George Sedgwick

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George Sedgwick (28 October 1846 24 March 1934) [1] [2] was a British trade union leader.

Born in Ironbridge in Shropshire, Sedgwick was educated in Birmingham before becoming a boot closer. He joined the Birmingham Rivetters' And Finishers' Society and served firstly as its president, then as its secretary. He left the trade to join the British Army, serving the Worcester Rifle Corps, but soon returned to bootmaking, settling in Stafford. [3]

In Stafford, Sedgwick joined the Amalgamated Society of Cordwainers, but he felt that a new national union was needed, so he worked with Thomas Smith to found the National Union of Boot and Shoe Rivetters and Finishers. [3] When it was established, in 1874, he became its full-time agent and, when Smith stepped down as general secretary in 1878, he took over the post. [4]

As leader of the union, Sedgwick focused on its role in arbitration, describing its purpose as being a "mediator between employers and workmen in trade disputes". [1] [5] He also served on the Parliamentary Committee of the Trades Union Congress in 1884 and 1885. [6] [7]

Sedgwick was elected to Leicester School Board in 1879, and also became the first chair of the Leicester Working Men's Club. He stood down from his posts in 1886 to become a factory inspector, one of the first workers to hold the post, and was also appointed as a magistrate. [6] He retired from paid work in 1896, but chaired munitions tribunals during World War I and continued as a magistrate until his death in 1934. [8]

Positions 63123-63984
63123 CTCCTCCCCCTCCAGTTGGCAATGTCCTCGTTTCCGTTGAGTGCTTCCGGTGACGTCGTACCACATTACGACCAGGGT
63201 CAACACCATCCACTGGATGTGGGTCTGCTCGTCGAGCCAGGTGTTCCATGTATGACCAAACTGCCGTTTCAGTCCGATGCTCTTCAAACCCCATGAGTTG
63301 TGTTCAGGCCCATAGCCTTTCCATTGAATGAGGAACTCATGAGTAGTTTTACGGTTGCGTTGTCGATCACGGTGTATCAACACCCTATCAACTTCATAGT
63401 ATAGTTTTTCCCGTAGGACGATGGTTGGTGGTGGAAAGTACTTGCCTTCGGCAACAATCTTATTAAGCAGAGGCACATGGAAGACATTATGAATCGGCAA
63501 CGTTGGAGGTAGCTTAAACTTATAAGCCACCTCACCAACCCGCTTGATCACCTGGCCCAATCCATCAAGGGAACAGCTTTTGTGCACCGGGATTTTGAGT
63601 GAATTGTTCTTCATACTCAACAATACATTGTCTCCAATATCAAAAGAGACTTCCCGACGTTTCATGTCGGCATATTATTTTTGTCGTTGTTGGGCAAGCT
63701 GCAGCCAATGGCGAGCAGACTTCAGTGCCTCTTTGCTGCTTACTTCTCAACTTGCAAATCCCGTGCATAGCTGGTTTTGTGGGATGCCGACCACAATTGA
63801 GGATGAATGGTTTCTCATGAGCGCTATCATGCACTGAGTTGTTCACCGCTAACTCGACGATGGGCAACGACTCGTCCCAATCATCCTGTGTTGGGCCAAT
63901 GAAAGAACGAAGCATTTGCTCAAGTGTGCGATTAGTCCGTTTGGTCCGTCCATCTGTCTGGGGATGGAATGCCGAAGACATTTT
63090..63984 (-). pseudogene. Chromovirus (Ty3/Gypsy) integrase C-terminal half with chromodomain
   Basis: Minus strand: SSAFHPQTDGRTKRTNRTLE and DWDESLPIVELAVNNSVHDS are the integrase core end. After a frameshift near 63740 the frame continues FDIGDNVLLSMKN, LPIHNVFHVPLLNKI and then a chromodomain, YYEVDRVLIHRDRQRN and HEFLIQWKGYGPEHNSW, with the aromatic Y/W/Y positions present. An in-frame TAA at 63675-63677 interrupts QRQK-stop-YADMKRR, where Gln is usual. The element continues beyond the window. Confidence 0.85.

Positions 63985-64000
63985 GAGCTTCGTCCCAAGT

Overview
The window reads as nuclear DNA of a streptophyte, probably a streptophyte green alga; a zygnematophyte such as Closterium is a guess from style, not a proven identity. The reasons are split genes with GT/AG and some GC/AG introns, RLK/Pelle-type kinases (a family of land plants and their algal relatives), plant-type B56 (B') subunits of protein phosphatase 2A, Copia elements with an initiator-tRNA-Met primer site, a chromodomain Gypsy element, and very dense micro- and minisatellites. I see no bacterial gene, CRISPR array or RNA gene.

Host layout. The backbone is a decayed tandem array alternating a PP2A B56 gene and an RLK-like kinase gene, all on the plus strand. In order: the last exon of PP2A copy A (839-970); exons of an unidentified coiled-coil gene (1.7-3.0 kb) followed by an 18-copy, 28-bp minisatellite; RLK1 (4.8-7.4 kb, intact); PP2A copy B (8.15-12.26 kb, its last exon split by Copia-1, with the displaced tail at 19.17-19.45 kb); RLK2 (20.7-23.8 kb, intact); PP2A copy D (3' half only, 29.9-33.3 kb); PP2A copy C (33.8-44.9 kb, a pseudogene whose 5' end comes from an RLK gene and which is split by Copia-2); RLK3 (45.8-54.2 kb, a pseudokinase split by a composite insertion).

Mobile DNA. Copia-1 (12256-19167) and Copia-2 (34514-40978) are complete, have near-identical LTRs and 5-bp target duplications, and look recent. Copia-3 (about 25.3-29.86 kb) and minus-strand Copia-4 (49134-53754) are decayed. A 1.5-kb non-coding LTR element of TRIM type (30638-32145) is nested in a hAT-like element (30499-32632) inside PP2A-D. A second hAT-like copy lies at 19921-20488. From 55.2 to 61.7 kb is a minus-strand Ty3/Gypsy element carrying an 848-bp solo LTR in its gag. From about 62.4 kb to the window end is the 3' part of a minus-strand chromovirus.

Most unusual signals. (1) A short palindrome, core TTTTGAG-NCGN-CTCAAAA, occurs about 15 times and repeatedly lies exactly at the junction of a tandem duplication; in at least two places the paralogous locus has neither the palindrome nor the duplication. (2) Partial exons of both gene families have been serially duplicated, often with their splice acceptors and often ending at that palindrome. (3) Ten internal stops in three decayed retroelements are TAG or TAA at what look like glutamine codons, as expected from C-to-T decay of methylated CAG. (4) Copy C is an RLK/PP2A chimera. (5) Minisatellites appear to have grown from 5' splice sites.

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References

  1. 1 2 Ned Newitt, A People's History of Leicester, p.18
  2. England & Wales, National Probate Calendar (Index of Wills and Administrations), 1858-1995
  3. 1 2 Ned Newitt, "The Who's Who of Radical Leicester"
  4. Alan Fox, A history of the National Union of Boot and Shoe Operatives, 1847-1957, pp.32, 41
  5. William Lancaster, Radicalism to Liberalism: the Leicester working class 1860-1906, p.104
  6. 1 2 James R. Moore, The Transformation of Urban Liberalism, p.290
  7. Trades Union Congress, "Members of Parliamentary Committee since 1868", Annual Report of the 1920 Trades Union Congress, p.5
  8. Alan Fox, A history of the National Union of Boot and Shoe Operatives, 1847-1957, p.119
Trade union offices
Preceded by
Thomas Smith
General Secretary of the National Union of Boot and Shoe Rivetters and Finishers
18781886
Succeeded by
William Inskip
Preceded by
Neil McLean and John Smyth
Auditor of the Trades Union Congress
18811882
With: W. A. Coote (1881)
Peter Shorrocks (1882)
Succeeded by
James Millar Jack and Thomas Sharples